Blood Junction

(Critical Survey of Contemporary Fiction)

India Kane has no idea that a trip to the Outback will lead to an excruciating process of self-discovery. When the footloose young reporter arrives in Cooinda—nicknamed “Blood Junction” by locals because of a 1952 atrocity in which Aborigines were hacked to death with machetes—she is immediately charged with two murders. She barely escapes a lynch mob and finds herself hiding stark naked in the bush.

Only a precocious little Aborigine girl named Polly and a hard-drinking renegade ex-cop called Mikey the Knife believe and befriend her. With the help of this unlikely pair, India tries to solve the murders of which she is wrongfully accused. Evidently Roland Knox, CEO of sinister, tightly guarded Karamyde Cosmetics Research Institute, has some reason for silencing anyone who knows too much. As India investigates she uncovers more and more unsolved murders of past and present, and when the trail leads her to modern Sydney she learns that she herself is half-Aborigine.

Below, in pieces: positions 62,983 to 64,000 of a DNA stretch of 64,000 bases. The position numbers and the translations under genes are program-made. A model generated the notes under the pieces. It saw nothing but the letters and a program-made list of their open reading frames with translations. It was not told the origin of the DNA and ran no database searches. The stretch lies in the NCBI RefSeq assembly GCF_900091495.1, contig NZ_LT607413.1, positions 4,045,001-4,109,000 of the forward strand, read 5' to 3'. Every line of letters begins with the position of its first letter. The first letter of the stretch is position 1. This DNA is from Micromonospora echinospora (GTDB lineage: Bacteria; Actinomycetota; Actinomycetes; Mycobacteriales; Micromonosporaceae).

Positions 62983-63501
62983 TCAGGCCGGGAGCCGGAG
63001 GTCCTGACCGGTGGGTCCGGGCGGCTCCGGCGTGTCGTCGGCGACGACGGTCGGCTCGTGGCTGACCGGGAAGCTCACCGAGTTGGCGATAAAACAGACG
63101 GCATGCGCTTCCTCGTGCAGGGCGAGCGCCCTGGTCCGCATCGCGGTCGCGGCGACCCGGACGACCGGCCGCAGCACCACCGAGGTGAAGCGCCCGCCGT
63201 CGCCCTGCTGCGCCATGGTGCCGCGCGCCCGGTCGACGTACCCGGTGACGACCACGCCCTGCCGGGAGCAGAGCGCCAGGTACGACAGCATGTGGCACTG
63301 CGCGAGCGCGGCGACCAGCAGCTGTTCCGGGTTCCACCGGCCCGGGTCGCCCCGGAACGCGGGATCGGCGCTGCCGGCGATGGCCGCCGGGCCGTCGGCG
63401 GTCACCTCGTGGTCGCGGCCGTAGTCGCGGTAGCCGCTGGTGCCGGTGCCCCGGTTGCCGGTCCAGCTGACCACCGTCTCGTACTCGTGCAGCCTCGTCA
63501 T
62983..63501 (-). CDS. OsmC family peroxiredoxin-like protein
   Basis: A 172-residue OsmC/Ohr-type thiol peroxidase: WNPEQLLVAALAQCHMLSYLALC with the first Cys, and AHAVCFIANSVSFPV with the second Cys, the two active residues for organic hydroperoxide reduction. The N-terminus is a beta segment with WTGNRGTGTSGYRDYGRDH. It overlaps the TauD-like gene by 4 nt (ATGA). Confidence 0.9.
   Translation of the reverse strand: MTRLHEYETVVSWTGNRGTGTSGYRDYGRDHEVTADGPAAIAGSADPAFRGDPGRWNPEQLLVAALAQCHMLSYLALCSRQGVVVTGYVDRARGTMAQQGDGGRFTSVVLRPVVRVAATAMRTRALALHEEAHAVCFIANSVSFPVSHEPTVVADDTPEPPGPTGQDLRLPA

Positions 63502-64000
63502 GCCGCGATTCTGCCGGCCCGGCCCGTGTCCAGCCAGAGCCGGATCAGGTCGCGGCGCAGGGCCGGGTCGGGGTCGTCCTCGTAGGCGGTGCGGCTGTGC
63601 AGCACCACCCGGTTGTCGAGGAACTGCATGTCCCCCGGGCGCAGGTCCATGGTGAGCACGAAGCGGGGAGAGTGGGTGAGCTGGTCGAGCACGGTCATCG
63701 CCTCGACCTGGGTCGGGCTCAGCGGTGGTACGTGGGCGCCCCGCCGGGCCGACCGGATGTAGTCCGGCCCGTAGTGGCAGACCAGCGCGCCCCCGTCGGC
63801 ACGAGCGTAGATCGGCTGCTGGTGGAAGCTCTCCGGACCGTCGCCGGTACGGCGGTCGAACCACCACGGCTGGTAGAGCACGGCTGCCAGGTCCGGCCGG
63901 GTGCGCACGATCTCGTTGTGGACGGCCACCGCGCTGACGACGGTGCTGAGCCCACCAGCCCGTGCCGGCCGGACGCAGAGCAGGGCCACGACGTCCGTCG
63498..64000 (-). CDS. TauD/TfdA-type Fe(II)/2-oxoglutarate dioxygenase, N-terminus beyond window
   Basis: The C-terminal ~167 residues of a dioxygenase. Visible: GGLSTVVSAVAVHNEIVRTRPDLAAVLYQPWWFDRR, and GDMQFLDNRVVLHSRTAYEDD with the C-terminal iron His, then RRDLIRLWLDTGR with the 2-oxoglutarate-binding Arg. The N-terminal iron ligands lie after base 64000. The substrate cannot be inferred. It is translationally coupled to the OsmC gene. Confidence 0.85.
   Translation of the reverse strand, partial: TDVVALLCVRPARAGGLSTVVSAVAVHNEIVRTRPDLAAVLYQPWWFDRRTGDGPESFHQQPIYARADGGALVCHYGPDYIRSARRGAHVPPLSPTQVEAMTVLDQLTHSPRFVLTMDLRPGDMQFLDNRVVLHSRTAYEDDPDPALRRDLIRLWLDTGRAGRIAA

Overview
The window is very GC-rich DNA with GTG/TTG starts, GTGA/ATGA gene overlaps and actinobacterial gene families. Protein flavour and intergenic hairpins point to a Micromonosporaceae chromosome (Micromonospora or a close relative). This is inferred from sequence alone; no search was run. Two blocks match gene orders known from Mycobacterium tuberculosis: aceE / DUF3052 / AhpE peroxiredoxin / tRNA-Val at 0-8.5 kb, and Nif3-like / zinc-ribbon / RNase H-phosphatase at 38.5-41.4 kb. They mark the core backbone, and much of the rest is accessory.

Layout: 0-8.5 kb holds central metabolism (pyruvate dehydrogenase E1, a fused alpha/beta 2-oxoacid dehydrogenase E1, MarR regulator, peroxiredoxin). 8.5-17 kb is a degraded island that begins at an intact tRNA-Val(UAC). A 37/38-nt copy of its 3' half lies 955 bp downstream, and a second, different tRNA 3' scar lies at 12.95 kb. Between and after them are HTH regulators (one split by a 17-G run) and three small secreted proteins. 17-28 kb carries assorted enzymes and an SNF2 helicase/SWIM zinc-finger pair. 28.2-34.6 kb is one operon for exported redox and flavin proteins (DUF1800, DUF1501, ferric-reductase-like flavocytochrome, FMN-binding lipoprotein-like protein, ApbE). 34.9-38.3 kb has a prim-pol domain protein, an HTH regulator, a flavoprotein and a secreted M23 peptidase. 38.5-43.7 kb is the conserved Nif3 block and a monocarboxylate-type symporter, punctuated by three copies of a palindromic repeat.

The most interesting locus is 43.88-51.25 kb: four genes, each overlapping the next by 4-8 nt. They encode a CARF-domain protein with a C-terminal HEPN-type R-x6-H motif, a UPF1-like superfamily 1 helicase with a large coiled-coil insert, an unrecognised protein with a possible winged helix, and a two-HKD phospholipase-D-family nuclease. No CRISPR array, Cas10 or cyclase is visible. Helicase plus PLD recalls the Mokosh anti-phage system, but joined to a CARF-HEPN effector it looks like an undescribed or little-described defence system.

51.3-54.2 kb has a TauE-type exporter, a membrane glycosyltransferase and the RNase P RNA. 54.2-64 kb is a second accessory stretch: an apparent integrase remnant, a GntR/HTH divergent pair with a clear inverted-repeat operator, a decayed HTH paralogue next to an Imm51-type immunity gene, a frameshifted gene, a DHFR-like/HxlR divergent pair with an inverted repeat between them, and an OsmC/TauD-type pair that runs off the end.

The antagonistic relationship between Mikey and India gradually blossoms into comradeship and sensual love. Together they unmask the sadistic megalomaniac Knox in an explosive climax, and India’s career skyrockets after she breaks the greatest Australian story of the century.

Adventure-loving author Caroline Carver’s debut novel won the Crime Writers’ Association New Writer’s Award. The plot is somewhat confusing and the supervillain is stereotyped, but the authentic descriptions of the hot, forbidding Outback and its semi-civilized white and black inhabitants holds the reader’s interest.